I try on clothes before the conference, sucking in tummy, turning to get a side view. “What do you think?” I ask him in a hesitant, unsure tone. He smiles. I let out a grumble and head back to my closet.
My 3 year old is trying on my shoes and my 10 year old is looking in the mirror, checking our her side view.
I struggle to esteem myself. I don’t think I’m ugly, but sometimes when I see myself in a photograph, I’m surprised that I look pretty.
But raising daughters is teaching me that if I esteem myself, my girls will too.
Look at these alarming facts:
92% of teen girls would like to change something about the way they look, with body weight ranking the highest.
75% of teenage girls felt ‘depressed, guilty and shameful’ after spending just three minutes leafing through a fashion magazine.
70% of girls ages 15 to 17 avoid normal daily activities such as attending school, going to the doctor, or even giving their opinion “due to feeling badly about one’s looks.”
61% of all women and 69 % of girls (15 to 17) feel that their mother has had a positive influence on their feelings about themselves and their beauty.
Nearly 1/4 would consider undergoing plastic surgery.
Only 2% of women describe themselves as “beautiful”
Not only do women agree that happiness is the primary element making a woman beautiful, but they strongly agree that they themselves feel most beautiful when they are happy and fulfilled in their lives (86%). Women want younger generations of girls and women to inherit this broader concept of beauty, with 82% strongly agreeing that, “If I had a daughter, I would want her to feel beautiful, even if she was not physically attractive.”
While only 19% of teenage girls are “overweight,” 67% think they “need to lose weight” (UK Teen Body Image Survey, January 2004)
National Association for Self-Esteem:
90% of eating disorders are found in girls
Tipping The Scales Of Justice:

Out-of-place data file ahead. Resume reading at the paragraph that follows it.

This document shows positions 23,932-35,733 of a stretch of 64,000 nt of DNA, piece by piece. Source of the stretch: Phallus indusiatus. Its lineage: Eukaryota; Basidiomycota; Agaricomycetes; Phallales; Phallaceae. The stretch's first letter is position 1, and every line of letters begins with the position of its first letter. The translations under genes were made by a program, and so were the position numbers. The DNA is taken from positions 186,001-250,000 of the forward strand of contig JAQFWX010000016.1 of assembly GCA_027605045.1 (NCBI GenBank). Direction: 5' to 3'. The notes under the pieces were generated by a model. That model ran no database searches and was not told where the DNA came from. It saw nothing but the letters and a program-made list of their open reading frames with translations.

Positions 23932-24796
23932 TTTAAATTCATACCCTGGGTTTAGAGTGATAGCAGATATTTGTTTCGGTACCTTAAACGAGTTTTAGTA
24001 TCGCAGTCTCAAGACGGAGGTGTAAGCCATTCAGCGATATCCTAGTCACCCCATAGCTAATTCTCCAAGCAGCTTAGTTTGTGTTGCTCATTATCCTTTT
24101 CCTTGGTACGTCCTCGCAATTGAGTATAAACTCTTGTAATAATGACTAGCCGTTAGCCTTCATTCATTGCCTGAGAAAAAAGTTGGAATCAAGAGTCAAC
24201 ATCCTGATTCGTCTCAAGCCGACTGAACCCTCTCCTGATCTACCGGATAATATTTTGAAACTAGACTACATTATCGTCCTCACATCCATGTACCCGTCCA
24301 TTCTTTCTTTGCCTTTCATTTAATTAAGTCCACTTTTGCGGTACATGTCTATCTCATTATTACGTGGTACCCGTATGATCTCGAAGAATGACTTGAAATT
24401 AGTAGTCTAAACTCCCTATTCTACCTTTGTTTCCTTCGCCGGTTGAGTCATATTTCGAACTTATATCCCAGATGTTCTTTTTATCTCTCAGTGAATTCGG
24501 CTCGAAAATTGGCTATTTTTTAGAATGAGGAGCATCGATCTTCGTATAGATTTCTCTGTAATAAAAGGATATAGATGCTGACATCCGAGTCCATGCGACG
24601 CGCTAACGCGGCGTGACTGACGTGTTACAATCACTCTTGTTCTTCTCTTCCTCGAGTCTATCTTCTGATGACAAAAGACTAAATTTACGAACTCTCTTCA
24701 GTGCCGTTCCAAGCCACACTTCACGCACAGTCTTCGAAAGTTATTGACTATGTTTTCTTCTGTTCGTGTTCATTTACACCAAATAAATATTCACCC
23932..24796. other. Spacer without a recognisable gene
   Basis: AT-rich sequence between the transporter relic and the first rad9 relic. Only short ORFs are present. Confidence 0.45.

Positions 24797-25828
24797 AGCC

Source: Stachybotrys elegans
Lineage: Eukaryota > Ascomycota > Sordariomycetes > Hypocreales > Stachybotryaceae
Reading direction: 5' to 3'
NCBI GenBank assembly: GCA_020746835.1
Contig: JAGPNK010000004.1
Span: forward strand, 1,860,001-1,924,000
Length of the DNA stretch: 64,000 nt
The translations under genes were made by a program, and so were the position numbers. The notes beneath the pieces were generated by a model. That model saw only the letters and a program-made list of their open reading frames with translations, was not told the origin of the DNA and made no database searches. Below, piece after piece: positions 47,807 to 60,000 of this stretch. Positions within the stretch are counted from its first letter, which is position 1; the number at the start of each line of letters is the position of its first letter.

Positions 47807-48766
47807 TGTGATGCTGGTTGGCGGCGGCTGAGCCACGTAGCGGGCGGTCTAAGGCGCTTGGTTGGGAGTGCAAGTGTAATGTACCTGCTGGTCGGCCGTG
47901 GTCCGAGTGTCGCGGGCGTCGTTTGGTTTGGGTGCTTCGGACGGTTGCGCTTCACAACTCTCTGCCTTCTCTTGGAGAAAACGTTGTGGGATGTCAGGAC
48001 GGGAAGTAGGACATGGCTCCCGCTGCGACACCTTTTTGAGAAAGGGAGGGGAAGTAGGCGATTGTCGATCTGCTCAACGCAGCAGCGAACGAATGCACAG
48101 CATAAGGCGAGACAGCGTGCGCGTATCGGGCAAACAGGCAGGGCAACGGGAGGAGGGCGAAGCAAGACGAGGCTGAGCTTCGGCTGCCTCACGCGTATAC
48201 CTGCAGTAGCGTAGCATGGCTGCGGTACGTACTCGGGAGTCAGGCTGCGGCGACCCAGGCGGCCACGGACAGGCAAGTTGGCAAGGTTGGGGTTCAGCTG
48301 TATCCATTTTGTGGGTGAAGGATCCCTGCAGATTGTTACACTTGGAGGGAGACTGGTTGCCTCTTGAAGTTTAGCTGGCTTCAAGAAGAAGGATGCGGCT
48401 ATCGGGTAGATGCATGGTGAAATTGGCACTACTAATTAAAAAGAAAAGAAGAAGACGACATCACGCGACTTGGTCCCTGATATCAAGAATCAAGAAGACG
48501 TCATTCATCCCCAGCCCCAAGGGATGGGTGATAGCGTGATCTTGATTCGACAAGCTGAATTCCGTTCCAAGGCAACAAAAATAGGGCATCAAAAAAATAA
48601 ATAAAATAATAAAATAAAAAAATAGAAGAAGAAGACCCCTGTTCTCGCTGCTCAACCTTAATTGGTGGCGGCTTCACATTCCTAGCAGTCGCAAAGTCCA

A majority of 5-year-olds would rather lose an arm than be fat.
On one hand girls are told to be happy the way they are, and on the other hand, they are given the message that being “overweight” is unhealthy and unattractive.
The more physically active girls are, the greater their self-esteem and the more satisfied they are with their weight, regardless of how much they weigh.
Yet 40% of girls ages 11-17 say they do not play sports because they do not feel skilled or competent and 23% do not think their bodies look good.
Girls’ view physical and emotional health as closely connected. For example, more than 1/3 of girls ages 11–17 reported eating more when they are “stressed out” and overweight girls are more than twice as likely as girls who are not overweight to report eating more in times of stress.
More than 60% of teenage girls skip breakfast at least once a week and nearly 20% skip it every day.
A mother’s weight, body image, attitude, and health habits are strong indicators of whether her daughter is overweight, satisfied with her body, and physically active. Girls look to their mothers for advice on healthy living. A daughter’s dissatisfaction with her weight is greater if her mother is also dissatisfied with her own weight, in spite of how much a daughter actually weighs.
Our daughters are watching us, taking their cues. We want to raise beautiful, healthy, happy, strong girls.
The next time you see your daughter standing at her closet door, fixing her hair for fifth time, lean in and whisper, “YOU ARE BEAUTIFUL.”
Then say it to yourself.
Believe it. And she will too.